Birding blog trip reports usually are rousing stories of success against incredible odds, or at the very least spectacular failures that make the reader laugh. The fact is that we seldom write about the more mundane everyday failure of plans and circumstances. I’m not talking about dips of mega-rarities or disasters where camping grounds are washed away or cars break down in the middle of nowhere. I’m talking about going somewhere, even somewhere you’ve been several times before, and just not seeing very much. And much like the negative results that are seldom published in academia, it skews the literature and you’d be forgiven for thinking that the Gods that write these kinds of stories always get something.

For example on my trip to Australia earlier this year I borrowed the car one day to drive to Ku-Ring-Gai National Park, a location that proved fruitful for Clare later in the year. And while it was initially promising, with a pair of Glossy Black Cockatoos, that was pretty much it for the rest of the day. I only saw a few species I could get in the small park near where I was staying, and not even as many as I could have gotten there. A pretty place no question but not very bird.  It’s frustrating (more so if you write because you are always looking for something to write week in week out), but it happens.

Which brings us to yesterday. The  objective wasn’t even birds, it was fur seals. My brother is in town for a few days so I decided to take him to Red Rocks on Wellington’s South Coast to look at the seal haul out. In five years of living here and I haven’t made it there yet, though I have tried a few times. This time I was determined. The day was sunny and calm (a novelty), and the time of year is right for seals. We walked along the coastal road to the start of the beach walk, but as we reached the entrance we were blocked. They were shooting pests in the park that day, and all the trails were closed. We might have chanced it, but you know, guns. Once again I’d failed to get to Red Rocks. And the story I’d been planning to write (having a brother around has stopped me working on this) also vanished.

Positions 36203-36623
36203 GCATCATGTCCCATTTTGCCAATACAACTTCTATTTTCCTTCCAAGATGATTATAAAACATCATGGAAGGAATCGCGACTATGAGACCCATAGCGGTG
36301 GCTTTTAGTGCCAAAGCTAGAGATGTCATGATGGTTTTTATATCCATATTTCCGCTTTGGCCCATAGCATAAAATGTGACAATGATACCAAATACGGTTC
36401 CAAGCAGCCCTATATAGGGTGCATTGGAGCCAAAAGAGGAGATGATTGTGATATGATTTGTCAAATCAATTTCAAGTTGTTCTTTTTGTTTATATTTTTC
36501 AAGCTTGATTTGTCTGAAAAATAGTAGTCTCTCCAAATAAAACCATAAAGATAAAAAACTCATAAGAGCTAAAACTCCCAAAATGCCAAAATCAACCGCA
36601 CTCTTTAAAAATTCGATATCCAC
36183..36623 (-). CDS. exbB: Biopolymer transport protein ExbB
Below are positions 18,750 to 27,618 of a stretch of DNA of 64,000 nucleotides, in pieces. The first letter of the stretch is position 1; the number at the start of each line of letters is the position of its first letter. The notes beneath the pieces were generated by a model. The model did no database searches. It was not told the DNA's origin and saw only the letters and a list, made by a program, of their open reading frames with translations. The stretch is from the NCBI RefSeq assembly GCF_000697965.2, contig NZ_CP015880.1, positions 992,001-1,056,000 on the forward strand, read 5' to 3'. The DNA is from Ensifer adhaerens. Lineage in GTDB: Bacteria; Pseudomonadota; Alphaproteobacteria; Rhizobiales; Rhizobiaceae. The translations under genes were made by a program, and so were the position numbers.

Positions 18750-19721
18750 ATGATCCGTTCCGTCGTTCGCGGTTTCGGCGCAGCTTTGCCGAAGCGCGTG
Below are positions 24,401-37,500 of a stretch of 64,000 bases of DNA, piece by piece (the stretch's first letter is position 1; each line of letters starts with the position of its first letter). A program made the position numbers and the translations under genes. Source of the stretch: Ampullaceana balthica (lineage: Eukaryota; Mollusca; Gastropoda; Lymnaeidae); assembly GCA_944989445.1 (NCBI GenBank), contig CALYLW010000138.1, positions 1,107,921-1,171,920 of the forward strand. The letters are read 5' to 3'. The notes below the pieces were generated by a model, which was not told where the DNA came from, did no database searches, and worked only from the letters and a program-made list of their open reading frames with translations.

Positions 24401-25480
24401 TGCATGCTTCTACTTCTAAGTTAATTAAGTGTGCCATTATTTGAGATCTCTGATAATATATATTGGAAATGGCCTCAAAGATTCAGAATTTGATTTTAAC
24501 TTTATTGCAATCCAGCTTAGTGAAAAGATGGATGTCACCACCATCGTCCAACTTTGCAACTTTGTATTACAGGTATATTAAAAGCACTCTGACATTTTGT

In the distance you can see Red Rocks- access denied.

Instead we turned back and investigated the rock pools along the coast. They are now protected by Taputeranga Marine Reserve, a marine reserve created in 2008 and to protect marine life around Wellington. I’ve spoken before about the positive impacts marine reserves are having around New Zealand, so it is nice to have one around here. It wasn’t fur seals, or even eciting birding, but it was fun to poke around.

A sea hare, something of a novelty for me.

Every rock-pooler loves starfish!

Eastern Reef Egrets (Egretta sacra) are usually associated with the tropics but are found across New Zealand.

Looking east to Wellington Harbour’s entrance

Written by Duncan
Duncan Wright is a Wellington-based ornithologist working on the evolution of New Zealand's birds. He's previously poked albatrosses with sticks in Hawaii, provided target practice for gulls in California, chased monkeys up and down hills Uganda, wrestled sharks in the Bahamas and played God with grasshopper genetics in Namibia. He came into studying birds rather later in life, and could quit any time he wants to.